III. Analysis

         a. Shope Cannot Establish a Claim for Negligence

         Under Maryland law, “a person on the property for a purpose related to the possessor's business” is an invitee, and a property owner owes him or her “a duty of ordinary care to keep the property safe.” Rivas v. Oxon Hill Joint Venture, 744 A.2d 1076, 1081 (Md. Ct. Spec. App. 2000). However, “[s]torekeepers are not insurers of their customers' safety, and no presumption of negligence arises merely because an injury was sustained on a storekeeper's premises.” Giant Food, Inc. v. Mitchell, 640 A.2d 1134, 1135 (Md. 1994). “The burden is upon the customer to show that the proprietor created the dangerous condition or had actual or constructive knowledge of its existence.” Moulden, 210 A.2d 724, 726 (Md. 1965). For the latter option, the customer must not only show “that a dangerous condition existed, but also that the proprietor had actual or constructive knowledge of it, and that that knowledge was gained in sufficient time to give the owner the opportunity to remove it or to warn the invitee.” Rehn v. Westfield Am., 837 A.2d 981, 984 (Md. Ct. Spec. App. 2003) (internal quotations omitted). Under this standard, courts balance the nature, scope, prevalence, and foreseeability of the condition in determining what constitutes sufficient time. See Id. at 984-85.

         Shope asserts that Costco “created” the dangerous condition because she slipped as she was moving out of the way of an employee pushing a row of shopping carts. See ECF No. 23 at 7. However, this argument confuses what constitutes the creation of a dangerous condition. Why Shope was walking along one path through the vestibule versus another is wholly unrelated to the creation of the dangerous condition itself-wet cardboard on the ground. Shope has failed to allege any facts or point to any evidence that indicates that it was Costco (versus another patron) who caused the wet cardboard to be present on the ground. Accordingly, Shope cannot establish that Costco created the dangerous condition.

         Therefore, for Shope's claim to survive, she must establish that Costco was on constructive or actual notice of the wet cardboard. Quite simply, Shope has failed to do so. Shope does not even attempt to argue actual notice, see Id. at 7-8, because she does not know how the cardboard got there or how long it had been there, see ECF No. 22-1 at 3-4, 9. Shope instead avers that the greeter “positioned approximately 20 feet from the cardboard” would have discovered the dangerous condition through “the exercise of reasonable care.” See ECF No. 23 at 7-8. However, “[t]he mere fact that an employee was within close proximity to a dangerous condition is not sufficient evidence to establish that the store owner had constructive notice.” See Sinnott v. Wal-Mart, Inc., No. 99-cv-2494, 2000 WL 33281683, at *3 (D. Md. July 14, 2000), aff'd sub nom. Sinnott v. Wal Mart Stores, Inc., 3 F. App'x 128 (4th Cir. 2001). Furthermore, any contention of constructive notice is severely undercut by the fact that Costco regularly performed inspections of the premises-the most recent of which ended a mere five minutes before the slip incident. Rather, the nature and temporal proximity of Costco's actions establish reasonable care given the rainy conditions.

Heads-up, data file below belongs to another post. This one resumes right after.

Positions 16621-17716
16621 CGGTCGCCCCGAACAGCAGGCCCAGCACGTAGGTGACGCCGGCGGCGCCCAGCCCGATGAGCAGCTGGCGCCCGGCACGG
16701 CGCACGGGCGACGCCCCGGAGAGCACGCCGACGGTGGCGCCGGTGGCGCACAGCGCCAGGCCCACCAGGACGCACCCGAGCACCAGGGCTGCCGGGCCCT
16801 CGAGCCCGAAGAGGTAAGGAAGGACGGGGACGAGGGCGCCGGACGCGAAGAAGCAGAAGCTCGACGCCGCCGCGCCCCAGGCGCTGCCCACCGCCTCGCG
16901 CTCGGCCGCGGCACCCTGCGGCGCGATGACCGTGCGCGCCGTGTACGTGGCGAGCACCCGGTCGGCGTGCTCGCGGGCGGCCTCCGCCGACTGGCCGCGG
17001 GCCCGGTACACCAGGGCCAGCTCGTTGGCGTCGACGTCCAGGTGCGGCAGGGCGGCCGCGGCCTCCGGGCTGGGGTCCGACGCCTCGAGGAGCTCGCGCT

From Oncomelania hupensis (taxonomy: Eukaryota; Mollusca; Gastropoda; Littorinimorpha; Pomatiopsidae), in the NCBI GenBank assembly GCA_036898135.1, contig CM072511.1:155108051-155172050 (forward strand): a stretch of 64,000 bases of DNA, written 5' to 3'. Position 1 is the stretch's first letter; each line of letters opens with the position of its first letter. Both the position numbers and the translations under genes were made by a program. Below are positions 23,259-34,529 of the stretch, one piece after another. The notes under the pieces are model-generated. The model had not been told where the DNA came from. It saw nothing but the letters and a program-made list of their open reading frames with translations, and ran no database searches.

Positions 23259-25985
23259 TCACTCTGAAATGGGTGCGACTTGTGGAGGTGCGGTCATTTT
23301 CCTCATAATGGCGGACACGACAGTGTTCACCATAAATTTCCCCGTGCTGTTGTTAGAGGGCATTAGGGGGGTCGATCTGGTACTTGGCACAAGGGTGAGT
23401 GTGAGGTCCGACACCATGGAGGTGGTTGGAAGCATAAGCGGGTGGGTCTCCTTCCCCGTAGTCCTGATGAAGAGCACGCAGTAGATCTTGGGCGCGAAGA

Costco is not an “insurer” of Shope's safety, and “no presumption of negligence arises” merely because she sustained an injury on Costco's premises. Mitchell, 640 A.2d at 1135. Drawing all inferences in her favor, Shope's negligence claim fails because she cannot establish that Costco created the dangerous condition or was on actual or constructive notice of its existence.

         b. Shope's Negligence Claim Cannot Succeed Due to ...